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Lab mice have a chill, and that may be messing up study results

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  1. skybrian
    From the article:

    From the article:

    For instance, one study found that mice genetically modified to develop obesity only gained a lot of weight at warmer temperatures but not at colder temperatures. In a study on inflammation, researchers found that mice at cooler temperature had lower insulin and higher glucose levels. Other research has revealed that temperature can impact how plaque builds up in mice’s arteries and can modify how effective some cancer therapies are.

    But because room temperature is not usually reported in scientific studies, it may be invisibly skewing results and contributing to failed replication of published studies. That may, however, be starting to change. Dr. Ajay Chawla, professor of physiology and medicine at the University of California, San Francisco, said that more researchers have been reporting temperatures over the past handful of years.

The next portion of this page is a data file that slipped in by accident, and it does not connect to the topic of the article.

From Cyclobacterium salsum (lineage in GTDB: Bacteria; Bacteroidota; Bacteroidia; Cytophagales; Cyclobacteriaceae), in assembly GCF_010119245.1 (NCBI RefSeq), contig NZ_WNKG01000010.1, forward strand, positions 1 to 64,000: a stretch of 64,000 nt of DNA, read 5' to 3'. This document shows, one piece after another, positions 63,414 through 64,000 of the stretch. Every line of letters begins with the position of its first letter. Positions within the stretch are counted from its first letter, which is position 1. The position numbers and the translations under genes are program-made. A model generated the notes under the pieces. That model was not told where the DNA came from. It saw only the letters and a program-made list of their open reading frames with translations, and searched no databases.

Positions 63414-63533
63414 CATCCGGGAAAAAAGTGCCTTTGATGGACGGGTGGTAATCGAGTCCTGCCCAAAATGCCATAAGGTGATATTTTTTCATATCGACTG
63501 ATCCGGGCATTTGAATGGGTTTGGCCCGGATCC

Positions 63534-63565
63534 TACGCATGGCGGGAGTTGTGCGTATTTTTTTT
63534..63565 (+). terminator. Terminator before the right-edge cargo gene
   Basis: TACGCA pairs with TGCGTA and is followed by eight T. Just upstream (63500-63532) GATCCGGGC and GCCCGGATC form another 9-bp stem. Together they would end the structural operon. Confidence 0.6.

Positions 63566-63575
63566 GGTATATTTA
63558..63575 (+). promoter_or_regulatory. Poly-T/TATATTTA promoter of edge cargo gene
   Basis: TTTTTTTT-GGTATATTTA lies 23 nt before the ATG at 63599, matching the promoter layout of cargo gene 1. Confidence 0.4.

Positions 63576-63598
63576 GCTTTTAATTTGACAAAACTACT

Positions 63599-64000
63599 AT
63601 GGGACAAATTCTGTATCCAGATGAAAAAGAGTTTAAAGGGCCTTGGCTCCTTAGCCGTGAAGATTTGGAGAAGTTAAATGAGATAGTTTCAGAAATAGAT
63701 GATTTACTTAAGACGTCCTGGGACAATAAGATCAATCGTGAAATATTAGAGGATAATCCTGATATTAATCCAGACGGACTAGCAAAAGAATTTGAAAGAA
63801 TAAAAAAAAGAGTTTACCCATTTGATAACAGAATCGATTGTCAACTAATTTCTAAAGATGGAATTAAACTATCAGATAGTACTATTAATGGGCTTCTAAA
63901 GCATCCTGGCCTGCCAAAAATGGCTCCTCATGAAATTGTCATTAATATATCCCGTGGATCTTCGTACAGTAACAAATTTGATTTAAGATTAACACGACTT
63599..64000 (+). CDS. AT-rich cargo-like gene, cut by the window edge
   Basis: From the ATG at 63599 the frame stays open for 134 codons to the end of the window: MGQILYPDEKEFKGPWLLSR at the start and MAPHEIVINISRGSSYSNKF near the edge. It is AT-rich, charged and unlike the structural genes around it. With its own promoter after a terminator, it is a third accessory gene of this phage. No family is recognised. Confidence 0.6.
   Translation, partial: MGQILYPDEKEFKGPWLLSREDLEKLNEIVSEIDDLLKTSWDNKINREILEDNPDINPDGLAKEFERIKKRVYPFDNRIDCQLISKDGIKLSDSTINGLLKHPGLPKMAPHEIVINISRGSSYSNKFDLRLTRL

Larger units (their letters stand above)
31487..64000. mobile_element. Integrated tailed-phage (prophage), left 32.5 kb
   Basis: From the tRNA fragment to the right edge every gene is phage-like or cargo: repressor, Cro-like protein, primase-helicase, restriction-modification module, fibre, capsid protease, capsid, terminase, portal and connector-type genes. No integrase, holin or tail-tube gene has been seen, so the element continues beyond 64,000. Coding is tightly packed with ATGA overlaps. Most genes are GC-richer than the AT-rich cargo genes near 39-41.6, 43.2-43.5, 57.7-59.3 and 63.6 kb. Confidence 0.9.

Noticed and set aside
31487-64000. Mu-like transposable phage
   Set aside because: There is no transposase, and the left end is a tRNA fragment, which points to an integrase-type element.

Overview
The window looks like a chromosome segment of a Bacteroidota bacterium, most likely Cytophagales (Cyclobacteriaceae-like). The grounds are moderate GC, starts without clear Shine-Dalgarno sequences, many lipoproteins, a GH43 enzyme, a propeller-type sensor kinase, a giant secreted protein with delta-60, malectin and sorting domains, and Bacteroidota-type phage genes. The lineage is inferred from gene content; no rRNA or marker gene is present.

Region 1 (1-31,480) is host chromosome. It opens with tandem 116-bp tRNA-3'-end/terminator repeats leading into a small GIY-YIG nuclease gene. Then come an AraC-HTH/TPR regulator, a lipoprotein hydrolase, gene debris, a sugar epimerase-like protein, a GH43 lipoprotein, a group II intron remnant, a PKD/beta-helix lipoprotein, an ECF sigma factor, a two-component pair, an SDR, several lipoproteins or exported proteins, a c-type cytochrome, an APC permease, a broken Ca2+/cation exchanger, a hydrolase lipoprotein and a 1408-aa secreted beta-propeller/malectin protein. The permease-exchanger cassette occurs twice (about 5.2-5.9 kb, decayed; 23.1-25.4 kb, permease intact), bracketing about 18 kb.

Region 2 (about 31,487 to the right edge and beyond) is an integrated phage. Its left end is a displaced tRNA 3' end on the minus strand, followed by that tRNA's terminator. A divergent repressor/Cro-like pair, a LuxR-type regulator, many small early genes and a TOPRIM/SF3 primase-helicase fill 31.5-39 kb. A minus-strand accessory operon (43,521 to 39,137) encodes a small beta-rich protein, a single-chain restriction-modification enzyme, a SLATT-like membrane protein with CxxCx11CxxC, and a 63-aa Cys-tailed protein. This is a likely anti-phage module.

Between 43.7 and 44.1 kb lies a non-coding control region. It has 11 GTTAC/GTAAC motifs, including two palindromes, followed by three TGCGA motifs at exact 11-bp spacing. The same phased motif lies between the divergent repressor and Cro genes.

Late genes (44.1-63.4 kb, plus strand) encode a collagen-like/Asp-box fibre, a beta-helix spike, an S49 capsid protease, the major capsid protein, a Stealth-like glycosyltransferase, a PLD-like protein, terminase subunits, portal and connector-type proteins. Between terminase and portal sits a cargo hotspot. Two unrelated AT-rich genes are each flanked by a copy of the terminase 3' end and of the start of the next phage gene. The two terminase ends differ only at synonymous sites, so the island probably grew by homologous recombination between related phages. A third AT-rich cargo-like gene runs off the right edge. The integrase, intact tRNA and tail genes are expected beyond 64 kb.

Meanwhile, the humans working with the mice at those temperatures are quite comfortable, if not a little warm. Brianna Gaskill, an assistant professor of animal welfare at Purdue University, said that while researchers have known for a long time that lab mice are cold, a variety of factors, including researchers’ and technicians’ comfort at those temperatures, have prevented anyone from changing the thermostat.

    “You’re working up a sweat,” Gaskill said of the people who work with mice. They have to wear protective clothing, ranging from gloves up to a full body suit with a ventilator.